This is a concept for a simple greenhouse-like structure that has a long pond inside and is used exclusively for the production of floating plants such as duckweed and azolla. The installation has a low height (1-2 m), which helps to greatly reduce costs for the structural supports. Once the function of the greenhouse is reduced in this way, then there is only sporadic or no need for human access. There is only a small volume of CO2-enriched air above the water. The water is warm and temperature is maintained by the large amount of circulating water. The structure is mostly sealed off, in order to prevent water losses (though some way to get rid of "waste" oxygen will need to be added). A CO2 source will be required (e.g. combination with adjacent composting system, which may also be a good heat source). "Farming" this pond can be highly automated, with very simple floating robots (like toy ships that have small solar panels on them) moving the crops to the harvest points.
- These "farms" could be very suitable for aquaculture in the drylands (e.g. Central Asia, Africa, Asia), as water losses are minimized.
- This is similar to the spirulina farm concept built by Jean-Paul Jourdan in France.
- The structural support can be something cheap like wood or bamboo (problem: this is a very humid environment, so these won't last long). Concrete supports are more durable but also more expensive.
- Covering: similar to the Chinese solar greenhouse, a covering (straw mat, wool) could be used at night. The structure is unlikely to overheat, but may sometimes be above the optimal Azolla temperature (i.e. above 30C).
- temperature management (heating/cooling) may be required. Heating can be from biomass or solar. Cooling can be from a diurnal (day/night) system and does not have to be electric.
- Compost as a CO2 source. The air is highly enriched in CO2. Compost is ideal in this integrated and enclosed system. The electric motors for fans can be solar powered. We also may need air pumps to pump air into the compost. That air can be pulled from this „greenhouse“ back into the compost to retain the water (in areas of water scarcity). The compost will also serve as an extra source of heat. Azolla is very sensitive to air pollution, duckweed less so.
- Expected losses are CO2 and water. These are likely to be minimal. Carbon can be imported for composting.
- Downstream: cattle (+BSFs, worms), chickens, fish, pigs, later cattails; we can run the whole farm from this one source. Azolla can be lacto-fermented for storage.
- Other ideas: ferrocement or similar technology as the liner, fully automatic (24/7) harvesting
- Transparent covering/foil (polyethylene, teflon, polycarbonate, glass…). Because of the high moisture, something like fluoropolymer-based foil (ETFE/PTFE) may be preferable (see below), but is much more expensive.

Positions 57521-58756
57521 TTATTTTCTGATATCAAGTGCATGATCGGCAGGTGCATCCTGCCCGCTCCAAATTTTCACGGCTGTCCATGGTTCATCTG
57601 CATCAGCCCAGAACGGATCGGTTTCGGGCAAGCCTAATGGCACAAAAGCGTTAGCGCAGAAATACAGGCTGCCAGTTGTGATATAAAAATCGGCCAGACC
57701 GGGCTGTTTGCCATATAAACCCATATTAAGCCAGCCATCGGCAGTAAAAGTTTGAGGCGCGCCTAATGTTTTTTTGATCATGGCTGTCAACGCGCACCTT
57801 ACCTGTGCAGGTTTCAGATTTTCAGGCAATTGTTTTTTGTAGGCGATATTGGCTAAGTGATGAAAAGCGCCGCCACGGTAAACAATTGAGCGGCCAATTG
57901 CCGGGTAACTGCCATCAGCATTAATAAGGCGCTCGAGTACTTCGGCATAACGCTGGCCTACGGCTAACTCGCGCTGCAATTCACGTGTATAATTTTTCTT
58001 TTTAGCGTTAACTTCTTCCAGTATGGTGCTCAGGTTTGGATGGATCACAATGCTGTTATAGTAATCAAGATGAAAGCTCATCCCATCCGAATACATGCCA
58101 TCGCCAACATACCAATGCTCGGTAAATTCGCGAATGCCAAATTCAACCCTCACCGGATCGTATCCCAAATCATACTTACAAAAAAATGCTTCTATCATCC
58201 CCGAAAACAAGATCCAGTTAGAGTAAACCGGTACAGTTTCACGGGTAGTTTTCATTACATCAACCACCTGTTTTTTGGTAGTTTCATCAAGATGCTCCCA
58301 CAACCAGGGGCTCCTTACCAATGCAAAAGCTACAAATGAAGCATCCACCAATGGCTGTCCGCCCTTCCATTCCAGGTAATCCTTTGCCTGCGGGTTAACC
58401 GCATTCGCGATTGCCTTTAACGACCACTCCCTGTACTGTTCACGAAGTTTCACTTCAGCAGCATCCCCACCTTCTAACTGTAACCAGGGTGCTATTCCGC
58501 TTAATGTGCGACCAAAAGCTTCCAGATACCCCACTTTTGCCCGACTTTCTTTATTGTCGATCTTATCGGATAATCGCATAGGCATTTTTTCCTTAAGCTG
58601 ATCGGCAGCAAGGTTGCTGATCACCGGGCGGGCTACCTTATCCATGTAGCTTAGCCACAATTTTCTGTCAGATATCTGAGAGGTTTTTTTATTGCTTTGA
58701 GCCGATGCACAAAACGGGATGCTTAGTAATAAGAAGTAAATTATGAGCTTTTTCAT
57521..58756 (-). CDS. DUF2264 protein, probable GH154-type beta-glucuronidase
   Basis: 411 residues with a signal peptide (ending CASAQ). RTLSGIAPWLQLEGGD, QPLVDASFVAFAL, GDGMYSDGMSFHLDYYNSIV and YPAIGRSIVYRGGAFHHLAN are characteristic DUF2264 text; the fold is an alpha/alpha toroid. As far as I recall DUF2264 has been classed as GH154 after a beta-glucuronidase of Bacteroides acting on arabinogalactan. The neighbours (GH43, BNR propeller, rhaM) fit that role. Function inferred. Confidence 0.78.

- structural supports
- Insulating covering
- pond liner: polyethylene foil, ferrocement, other
- electric (battery-operated) floating "tractors" (as in: miniature boats - can be solar powered) or some other way to move plants forward. These tiny boats should also perturb the nutrients in the water to make them available to the plants.
- (most importantly:) moving water is not ideal for duckweed and azolla, as they prefer a still pond. It is better to only move the plants “as needed” prior to harvest. The “racetrack” shown in the image here is therefore probably not ideal for these plants (but good for Spirulina). Better to put the wheels underwater so that there is good water flow for nutrient dispersal but minimal disturbance at the surface
- temperature fluctuations in the air: too high, too low (the very small amount of air makes extremes of temperature more likely; water temperature will be more stable)
- high moisture: possible problems with microalgae, fungi, etc.
Related Wiki Pages
Possible Design Improvements
- Due to the very high moisture, microalgae growth on the inside of the foil is likely. This may be minimized with the use of non-stick (i.e. “Teflon”, ETFE/PTFE) foil, which is far more expensive than polyethylene however.
- earth sheltered on one side (in high latitudes especially): would provide extra insulation and structural support but block out some of the light. It would allow for a very inexpensive build with simple, straight, short beams of wood or concrete.
- night-time cover with insulating material (e.g. straw mat, sheep wool) to minimize heat losses